FAYETTEVILLE -- Two special elections set for Feb. 8 will give Washington County election officials a chance to test new equipment in advance of the May 24 primary election.
Jennifer Price, elections director, told the Election Commission on Thursday that she will use new tablets for voter check-in during the special elections.
Price said Feb. 8 is the general election date to fill the vacant state Senate seat for District 7. Lance Eads resigned from the position in October and Gov. Asa Hutchinson called for a special election to fill the seat. A separate special election to fill Fayetteville City Council's Ward 2 seat -- vacated by the Oct. 25 resignation of Matthew Petty -- is also set for Feb. 8.
The county bought 166 tablets last year for about $250,000.
Price said the tablets should make the voter check-in process smoother for poll workers and voters. The screens on the tablets are less cluttered and more "user-friendly" for poll workers and voters, she said. The tablets also can scan Arkansas driver's licenses, if that is the identification offered by a voter, "in a matter of seconds" and pull up the voter's information automatically.
"That will eliminate the human error of possibly issuing the wrong ballot to a voter," Price said.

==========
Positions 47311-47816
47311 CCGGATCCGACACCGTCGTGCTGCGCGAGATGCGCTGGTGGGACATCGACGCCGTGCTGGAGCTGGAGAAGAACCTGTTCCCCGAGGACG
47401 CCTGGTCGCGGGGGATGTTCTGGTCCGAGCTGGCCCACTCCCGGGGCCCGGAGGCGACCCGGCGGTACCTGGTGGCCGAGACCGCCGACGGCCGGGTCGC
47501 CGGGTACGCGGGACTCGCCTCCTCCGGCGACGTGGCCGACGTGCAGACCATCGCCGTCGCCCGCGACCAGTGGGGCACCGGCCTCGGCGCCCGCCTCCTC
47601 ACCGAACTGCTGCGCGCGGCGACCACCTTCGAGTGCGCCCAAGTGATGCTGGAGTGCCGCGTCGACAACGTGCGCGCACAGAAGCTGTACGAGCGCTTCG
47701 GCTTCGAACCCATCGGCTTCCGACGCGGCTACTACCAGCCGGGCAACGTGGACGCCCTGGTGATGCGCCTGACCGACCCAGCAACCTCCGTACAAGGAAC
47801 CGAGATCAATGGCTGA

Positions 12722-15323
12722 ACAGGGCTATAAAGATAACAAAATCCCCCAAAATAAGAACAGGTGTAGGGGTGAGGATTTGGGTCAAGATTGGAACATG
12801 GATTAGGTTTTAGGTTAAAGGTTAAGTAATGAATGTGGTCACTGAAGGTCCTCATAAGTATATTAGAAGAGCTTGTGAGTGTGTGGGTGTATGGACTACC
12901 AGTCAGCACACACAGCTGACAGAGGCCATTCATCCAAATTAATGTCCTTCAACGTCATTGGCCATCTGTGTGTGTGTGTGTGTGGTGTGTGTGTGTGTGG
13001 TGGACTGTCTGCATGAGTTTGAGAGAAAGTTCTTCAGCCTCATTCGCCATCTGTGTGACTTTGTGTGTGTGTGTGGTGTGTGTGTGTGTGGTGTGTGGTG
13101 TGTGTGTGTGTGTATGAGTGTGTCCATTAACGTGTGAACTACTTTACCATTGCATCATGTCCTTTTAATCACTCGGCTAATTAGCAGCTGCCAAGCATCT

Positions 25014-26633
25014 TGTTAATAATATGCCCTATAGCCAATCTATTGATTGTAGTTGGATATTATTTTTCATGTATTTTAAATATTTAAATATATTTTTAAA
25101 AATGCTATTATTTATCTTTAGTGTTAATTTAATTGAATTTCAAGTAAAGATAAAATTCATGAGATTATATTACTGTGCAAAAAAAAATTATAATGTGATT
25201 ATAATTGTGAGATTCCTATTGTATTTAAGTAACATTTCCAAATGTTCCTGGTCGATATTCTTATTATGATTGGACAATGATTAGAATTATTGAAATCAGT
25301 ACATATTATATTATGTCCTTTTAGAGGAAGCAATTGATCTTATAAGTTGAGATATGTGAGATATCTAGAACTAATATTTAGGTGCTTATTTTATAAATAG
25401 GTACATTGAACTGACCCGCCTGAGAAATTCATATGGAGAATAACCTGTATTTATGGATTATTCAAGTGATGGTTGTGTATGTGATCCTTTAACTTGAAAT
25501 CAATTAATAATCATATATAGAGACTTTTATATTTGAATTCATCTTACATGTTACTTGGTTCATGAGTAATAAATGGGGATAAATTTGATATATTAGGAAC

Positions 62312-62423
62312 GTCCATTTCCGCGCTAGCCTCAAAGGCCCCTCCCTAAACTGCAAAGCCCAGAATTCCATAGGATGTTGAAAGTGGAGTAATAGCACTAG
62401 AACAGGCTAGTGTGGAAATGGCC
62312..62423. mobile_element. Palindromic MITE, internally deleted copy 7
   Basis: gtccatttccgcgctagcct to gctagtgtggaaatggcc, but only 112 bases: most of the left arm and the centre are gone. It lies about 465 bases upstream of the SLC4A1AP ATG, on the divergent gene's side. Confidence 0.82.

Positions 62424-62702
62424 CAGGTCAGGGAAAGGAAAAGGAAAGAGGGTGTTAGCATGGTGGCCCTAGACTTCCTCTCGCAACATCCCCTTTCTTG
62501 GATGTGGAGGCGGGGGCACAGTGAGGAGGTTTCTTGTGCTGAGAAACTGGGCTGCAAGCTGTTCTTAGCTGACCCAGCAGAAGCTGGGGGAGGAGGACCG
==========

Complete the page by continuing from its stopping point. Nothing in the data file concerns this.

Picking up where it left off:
The older tablets required poll workers to manually locate and pull up voter information, Price said, presenting a greater risk of error when dealing with similar voter names.
Price briefed the commission on the training for poll workers on the new tablets. She stressed that poll workers will not ask voters for any specific type of photo identification, since state law provides that several different types of photo identification are acceptable.
"State law is very specific on that," Max Deitchler, election commissioner, said during the discussion.
Price said the new tablets also reduce the amount of contact between voters and poll workers. She said voters will be given a stylus to use and keep when needed and will be able to have the tablets scan their driver's license while they hold them. Voters also will place their ballots into the printers and vote-counting machines themselves.
Kim Dennison, Benton County's election coordinator, said that county has purchased 176 of the tablets and will begin using them for the May 24 primary election.
Price said she wants to get the new tablets ready for use in the special election to give election workers some experience with them and to make sure they work as anticipated before the May 24 party primary elections.
"Washington County will be the first county in the state to use the new tablets," Price said of the Feb. 8 elections. "I'd much rather use them for the first time in February than in May."